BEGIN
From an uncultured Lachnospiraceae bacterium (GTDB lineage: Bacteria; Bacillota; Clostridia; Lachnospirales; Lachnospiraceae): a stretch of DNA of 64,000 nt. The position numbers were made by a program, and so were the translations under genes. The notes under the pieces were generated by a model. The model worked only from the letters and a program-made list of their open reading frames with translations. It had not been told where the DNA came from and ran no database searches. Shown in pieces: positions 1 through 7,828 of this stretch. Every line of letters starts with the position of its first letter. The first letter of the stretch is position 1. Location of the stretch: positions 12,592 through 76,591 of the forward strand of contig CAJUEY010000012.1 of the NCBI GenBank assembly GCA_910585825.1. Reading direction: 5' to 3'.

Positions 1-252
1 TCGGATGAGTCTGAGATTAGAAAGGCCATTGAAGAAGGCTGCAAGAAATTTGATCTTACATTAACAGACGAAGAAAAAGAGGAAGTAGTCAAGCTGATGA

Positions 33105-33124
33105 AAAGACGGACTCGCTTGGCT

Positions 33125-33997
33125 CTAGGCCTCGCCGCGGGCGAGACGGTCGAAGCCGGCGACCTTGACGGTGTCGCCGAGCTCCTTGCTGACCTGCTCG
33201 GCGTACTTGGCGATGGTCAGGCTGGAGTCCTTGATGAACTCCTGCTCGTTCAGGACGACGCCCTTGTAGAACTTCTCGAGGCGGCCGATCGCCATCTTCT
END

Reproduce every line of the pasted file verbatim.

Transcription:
From an uncultured Lachnospiraceae bacterium (GTDB lineage: Bacteria; Bacillota; Clostridia; Lachnospirales; Lachnospiraceae): a stretch of DNA of 64,000 nt. The position numbers were made by a program, and so were the translations under genes. The notes under the pieces were generated by a model. The model worked only from the letters and a program-made list of their open reading frames with translations. It had not been told where the DNA came from and ran no database searches. Shown in pieces: positions 1 through 7,828 of this stretch. Every line of letters starts with the position of its first letter. The first letter of the stretch is position 1. Location of the stretch: positions 12,592 through 76,591 of the forward strand of contig CAJUEY010000012.1 of the NCBI GenBank assembly GCA_910585825.1. Reading direction: 5' to 3'.

Positions 1-252
1 TCGGATGAGTCTGAGATTAGAAAGGCCATTGAAGAAGGCTGCAAGAAATTTGATCTTACATTAACAGACGAAGAAAAAGAGGAAGTAGTCAAGCTGATGA

Positions 33105-33124
33105 AAAGACGGACTCGCTTGGCT

Positions 33125-33997
33125 CTAGGCCTCGCCGCGGGCGAGACGGTCGAAGCCGGCGACCTTGACGGTGTCGCCGAGCTCCTTGCTGACCTGCTCG
33201 GCGTACTTGGCGATGGTCAGGCTGGAGTCCTTGATGAACTCCTGCTCGTTCAGGACGACGCCCTTGTAGAACTTCTCGAGGCGGCCGATCGCCATCTTCT